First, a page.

By Joseph Nichols, Staff Writer
As the snowflakes fell in droves outside, I sat perched on my chair, eagerly awaiting the story I was going to hear. A drag queen donning a glimmering rainbow dress and a wig that resembled the likes of Marie Antoinette sat before me.
The Human Library was founded in Denmark by author Ronnie Abergel, and its mission “aims to address people’s prejudices by helping them to talk to those they would not normally meet… The organization uses a library analogy of lending people rather than books.”
The Human Library has since expanded across 85 countries in its 22-year lifespan, and it found a new station in the Pleasant Ridge Library Branch. On Saturday, members of the community joined the Human Library as “readers.” Upon walking into the library, suspension of disbelief begins as readers are met with “librarians,” representatives with The Human Library. Readers then look at a sign on which “titles” are available to read and which ones are checked out.
In my time at the event, the titles I read were Drag Queen, Furry, Priest, Mystic and Black. Each person told me how their identity shaped who they are today and worked with me to realize preconceptions that I held. They were very responsive to my questions and eager to help expand my worldview.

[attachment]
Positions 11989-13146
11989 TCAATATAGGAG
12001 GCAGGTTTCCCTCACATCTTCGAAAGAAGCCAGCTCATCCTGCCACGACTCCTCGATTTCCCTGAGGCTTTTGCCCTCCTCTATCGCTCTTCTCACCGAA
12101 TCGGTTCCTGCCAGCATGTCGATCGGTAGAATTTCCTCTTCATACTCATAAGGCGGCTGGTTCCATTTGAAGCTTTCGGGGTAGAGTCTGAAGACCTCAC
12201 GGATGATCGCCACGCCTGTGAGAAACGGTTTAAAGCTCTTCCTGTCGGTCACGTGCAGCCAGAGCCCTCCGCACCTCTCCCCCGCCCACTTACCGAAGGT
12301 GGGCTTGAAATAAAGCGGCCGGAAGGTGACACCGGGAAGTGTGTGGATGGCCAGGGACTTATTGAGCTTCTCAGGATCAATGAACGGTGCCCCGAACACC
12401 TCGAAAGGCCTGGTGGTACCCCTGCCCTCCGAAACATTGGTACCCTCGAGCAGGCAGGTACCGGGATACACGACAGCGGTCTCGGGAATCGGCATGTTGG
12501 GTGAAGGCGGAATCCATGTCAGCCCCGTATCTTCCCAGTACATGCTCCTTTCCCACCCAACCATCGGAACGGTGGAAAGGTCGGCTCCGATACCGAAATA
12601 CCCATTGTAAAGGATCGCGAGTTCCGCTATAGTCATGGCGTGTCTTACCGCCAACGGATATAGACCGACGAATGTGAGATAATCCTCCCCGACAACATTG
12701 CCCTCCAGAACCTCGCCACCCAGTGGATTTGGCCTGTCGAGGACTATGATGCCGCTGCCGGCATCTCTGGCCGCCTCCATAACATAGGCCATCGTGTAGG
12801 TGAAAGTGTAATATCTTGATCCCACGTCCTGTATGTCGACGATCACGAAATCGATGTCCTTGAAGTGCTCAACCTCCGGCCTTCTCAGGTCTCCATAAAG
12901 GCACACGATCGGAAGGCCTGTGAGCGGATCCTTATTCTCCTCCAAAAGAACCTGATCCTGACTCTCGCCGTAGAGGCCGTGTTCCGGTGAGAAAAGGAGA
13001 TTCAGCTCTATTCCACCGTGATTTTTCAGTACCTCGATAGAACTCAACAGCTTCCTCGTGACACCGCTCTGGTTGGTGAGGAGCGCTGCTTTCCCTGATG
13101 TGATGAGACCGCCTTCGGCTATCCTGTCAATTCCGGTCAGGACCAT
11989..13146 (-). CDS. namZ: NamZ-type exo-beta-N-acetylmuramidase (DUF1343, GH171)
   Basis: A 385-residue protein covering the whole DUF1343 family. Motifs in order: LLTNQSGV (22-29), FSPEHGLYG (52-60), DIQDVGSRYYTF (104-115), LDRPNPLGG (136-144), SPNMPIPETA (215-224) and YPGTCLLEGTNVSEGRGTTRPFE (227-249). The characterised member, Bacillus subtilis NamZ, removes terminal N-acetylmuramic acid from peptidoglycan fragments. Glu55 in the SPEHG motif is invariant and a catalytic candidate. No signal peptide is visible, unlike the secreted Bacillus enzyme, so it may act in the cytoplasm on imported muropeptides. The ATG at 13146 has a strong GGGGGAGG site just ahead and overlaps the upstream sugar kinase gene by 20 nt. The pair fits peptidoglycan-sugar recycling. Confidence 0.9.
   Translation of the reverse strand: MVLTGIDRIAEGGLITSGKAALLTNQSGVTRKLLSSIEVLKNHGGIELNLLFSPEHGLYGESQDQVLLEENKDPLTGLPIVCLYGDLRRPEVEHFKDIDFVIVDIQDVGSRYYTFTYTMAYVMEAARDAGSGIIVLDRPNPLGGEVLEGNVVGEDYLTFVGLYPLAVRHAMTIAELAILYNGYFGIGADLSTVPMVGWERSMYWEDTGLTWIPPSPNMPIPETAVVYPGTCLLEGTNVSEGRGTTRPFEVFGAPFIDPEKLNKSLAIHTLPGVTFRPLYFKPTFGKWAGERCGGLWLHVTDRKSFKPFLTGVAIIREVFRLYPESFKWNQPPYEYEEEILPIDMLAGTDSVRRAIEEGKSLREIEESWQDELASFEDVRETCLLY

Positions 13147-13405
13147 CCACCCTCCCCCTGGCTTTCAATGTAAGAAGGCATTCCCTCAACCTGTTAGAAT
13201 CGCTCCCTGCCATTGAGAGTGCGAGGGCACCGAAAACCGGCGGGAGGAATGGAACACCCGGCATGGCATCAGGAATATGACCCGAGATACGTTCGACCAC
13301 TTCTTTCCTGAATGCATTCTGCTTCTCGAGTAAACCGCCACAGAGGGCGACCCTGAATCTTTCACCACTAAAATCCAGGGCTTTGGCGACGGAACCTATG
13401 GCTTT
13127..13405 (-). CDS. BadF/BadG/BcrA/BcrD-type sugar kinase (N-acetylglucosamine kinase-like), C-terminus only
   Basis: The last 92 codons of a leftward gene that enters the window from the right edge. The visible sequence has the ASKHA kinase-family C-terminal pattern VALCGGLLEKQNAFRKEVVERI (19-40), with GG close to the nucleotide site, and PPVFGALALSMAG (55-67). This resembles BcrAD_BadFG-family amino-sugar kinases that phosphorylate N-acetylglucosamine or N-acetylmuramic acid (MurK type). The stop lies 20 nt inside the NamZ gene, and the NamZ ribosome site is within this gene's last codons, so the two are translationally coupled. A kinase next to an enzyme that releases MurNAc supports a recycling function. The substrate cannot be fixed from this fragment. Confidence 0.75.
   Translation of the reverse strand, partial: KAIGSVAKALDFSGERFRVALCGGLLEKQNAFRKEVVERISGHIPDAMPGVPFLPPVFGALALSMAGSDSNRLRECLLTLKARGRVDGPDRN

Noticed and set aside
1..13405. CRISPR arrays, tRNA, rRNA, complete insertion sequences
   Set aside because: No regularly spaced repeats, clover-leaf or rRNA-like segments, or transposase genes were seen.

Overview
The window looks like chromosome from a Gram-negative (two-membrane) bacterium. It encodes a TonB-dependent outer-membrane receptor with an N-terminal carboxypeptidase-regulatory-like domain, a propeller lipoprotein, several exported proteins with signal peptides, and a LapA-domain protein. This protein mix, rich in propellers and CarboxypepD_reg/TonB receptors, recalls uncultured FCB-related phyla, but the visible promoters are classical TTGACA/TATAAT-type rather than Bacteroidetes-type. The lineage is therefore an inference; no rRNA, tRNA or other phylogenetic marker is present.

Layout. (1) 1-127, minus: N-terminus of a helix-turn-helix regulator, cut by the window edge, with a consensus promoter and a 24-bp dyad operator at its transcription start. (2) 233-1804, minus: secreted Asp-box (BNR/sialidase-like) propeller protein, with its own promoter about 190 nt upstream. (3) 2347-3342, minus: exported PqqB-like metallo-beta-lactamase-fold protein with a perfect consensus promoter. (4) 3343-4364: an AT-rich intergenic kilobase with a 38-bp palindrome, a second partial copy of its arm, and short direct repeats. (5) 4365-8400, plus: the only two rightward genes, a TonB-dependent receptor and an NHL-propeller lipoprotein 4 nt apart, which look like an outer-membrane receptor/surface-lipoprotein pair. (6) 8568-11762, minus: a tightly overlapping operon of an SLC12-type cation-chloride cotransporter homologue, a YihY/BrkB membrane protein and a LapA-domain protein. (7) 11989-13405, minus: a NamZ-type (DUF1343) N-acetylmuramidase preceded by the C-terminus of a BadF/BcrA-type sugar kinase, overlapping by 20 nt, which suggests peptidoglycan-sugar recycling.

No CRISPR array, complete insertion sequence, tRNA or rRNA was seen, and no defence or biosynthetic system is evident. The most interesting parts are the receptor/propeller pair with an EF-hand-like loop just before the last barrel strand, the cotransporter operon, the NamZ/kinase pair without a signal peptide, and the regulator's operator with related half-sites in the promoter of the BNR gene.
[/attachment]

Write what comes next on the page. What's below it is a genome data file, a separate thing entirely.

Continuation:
After brief introductions, a 30-minute conversation ensues. Both readers and titles are given a few brief questions in case one party runs aground and requires help with specific questions to ask. After 25 minutes, a librarian approaches the reader and their title and informs them that there are five minutes left. The rest of the time is uninterrupted for readers to listen to their title’s perspective and to challenge their own preconceptions. The titles informed me that part of what makes up who they are as a person needs to be shared with others.
The readers and titles ranged substantially, with both young children accompanied by parents as well as adults taking part in the event. It was the first human library event held at the Pleasant Ridge venue, but multiple librarians expressed interest in broadening The Human Library to other libraries across the city to draw in even more members of the Cincinnati community.
“For me, the big point for today would be that there are not many spaces for people to grow in empathy,” a librarian said. “This is a perfect place for people to get a fresh perspective and flex their empathy muscles.”
The Human Library does not have any more concrete plans in place to open again in Cincinnati, but I hope that others, like myself, can live this experience and discover a newfound perspective on a variety of people’s identities that challenges our own implicit biases.